slice, pull, breathe

I swim a lot for my job. Not as much as I should, but it is the only exercise I really enjoy. There’s something about the weightless feeling of your body combined with the sheer power of your muscles propelling you through the water. I’m not quite sure I can harness the feeling in a few words. It’s rhythmical, almost poetic.

In the early days of my lifeguarding I wasn’t a very strong swimmer. I think they were low on interest that summer so they just pushed be through the class. But I would sit on the stand almost mesmerised by the lap swimmers. I could not figure out how they did what they did. Lap after lap of constant movement without choking, gasping for breath, or climbing out of the pool and vomiting. I hear a lot of people new to swimming as an exercise express the same things. It’s a sport that doesn’t make much physical sense. And contrary to popular belief it is not about how long you can hold your breath. It’s about getting into a pattern. Breathe out for four, turn, breathe in, lather, rinse, repeat…

I got into a yoga kick a couple years ago. In it I learned about the importance of breathing in physical activity. During yoga poses you are challenged to push your lungs to new capacities. This exercise greatly increased my endurance in swimming. It was crazy how strong I felt knowing I could breathe out for six counts, that I wouldn’t be gasping for breath every stroke.

Don’t get me wrong. I still have a bad work out sometimes. My breathing will be off and I’ll start to panic a bit, swallow a little bit of water, start hacking instead of breathing, and then I feel like a doofus.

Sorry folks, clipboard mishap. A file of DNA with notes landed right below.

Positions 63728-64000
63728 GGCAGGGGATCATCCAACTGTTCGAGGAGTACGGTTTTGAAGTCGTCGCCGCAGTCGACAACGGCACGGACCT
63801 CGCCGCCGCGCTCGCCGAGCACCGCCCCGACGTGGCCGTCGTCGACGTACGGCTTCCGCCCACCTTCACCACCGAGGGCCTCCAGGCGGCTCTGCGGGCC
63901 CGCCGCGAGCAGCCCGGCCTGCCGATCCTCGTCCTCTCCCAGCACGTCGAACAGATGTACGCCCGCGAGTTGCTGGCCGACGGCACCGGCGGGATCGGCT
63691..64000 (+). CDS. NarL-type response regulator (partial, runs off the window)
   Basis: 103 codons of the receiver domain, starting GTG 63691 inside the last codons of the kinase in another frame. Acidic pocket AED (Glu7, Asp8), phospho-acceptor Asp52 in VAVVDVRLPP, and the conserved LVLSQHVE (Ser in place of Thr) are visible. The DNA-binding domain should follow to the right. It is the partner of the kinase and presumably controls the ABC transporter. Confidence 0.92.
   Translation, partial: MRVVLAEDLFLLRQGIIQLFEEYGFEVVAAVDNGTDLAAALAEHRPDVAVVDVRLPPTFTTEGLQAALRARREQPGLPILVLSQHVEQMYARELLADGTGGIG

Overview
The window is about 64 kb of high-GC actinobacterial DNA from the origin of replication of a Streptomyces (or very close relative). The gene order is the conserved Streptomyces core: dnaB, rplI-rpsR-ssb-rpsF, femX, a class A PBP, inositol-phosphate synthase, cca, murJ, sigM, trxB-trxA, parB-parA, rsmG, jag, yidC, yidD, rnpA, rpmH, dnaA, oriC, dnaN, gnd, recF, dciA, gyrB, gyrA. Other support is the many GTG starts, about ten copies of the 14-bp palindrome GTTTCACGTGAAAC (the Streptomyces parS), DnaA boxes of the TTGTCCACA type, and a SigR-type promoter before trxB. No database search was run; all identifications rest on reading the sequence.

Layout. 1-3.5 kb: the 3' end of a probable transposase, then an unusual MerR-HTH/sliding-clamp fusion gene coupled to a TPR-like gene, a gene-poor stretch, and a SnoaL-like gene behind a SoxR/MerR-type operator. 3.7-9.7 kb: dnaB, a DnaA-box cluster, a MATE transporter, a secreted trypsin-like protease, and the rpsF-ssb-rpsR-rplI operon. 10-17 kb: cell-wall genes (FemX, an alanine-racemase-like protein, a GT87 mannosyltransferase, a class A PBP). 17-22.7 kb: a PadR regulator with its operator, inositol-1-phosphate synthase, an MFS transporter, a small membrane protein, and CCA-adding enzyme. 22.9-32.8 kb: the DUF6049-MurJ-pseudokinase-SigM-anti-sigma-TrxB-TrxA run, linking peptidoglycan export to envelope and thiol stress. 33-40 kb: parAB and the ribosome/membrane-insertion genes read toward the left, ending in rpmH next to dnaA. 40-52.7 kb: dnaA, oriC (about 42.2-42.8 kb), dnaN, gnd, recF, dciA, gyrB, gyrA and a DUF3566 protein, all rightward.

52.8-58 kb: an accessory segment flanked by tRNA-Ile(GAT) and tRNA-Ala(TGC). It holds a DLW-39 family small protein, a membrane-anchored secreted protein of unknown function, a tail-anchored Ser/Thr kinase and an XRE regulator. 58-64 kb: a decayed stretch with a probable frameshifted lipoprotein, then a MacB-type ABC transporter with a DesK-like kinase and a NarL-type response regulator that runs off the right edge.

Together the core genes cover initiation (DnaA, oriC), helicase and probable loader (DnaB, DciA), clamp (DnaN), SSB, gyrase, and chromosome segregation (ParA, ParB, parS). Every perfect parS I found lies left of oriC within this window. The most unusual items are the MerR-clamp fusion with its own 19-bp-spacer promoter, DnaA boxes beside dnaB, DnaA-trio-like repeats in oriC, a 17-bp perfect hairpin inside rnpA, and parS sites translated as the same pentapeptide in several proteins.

This morning as I was driving to work I was thinking about the rhythm of swimming. The patterns. How strong I feel when I swim. And I thought about the metaphors swimming has provided. My pastor friend Bobby talked about how hard it was to learn to breathe in one of his sermons. In an episode of Mad Men Don Draper talks about the freedom and weightlessness provided by swimming. My daily life is confronted with the realities of swimming, practicing, learning, preventing drowning, and so on. I’m drawn to the water and the peace I find as the water blocks everything else out. There’s something to focusing your whole body on your breathing. Sometimes it’s the most worshipful I feel.

Right now I’m waiting to hear back on an opportunity I’m quite excited about. I feel like I’ve been holding my breath for a week. Every once in awhile I take a big breath and try to calm myself down. The not knowing is difficult. But I’ll keep breathing. And swimming. And moving forward.

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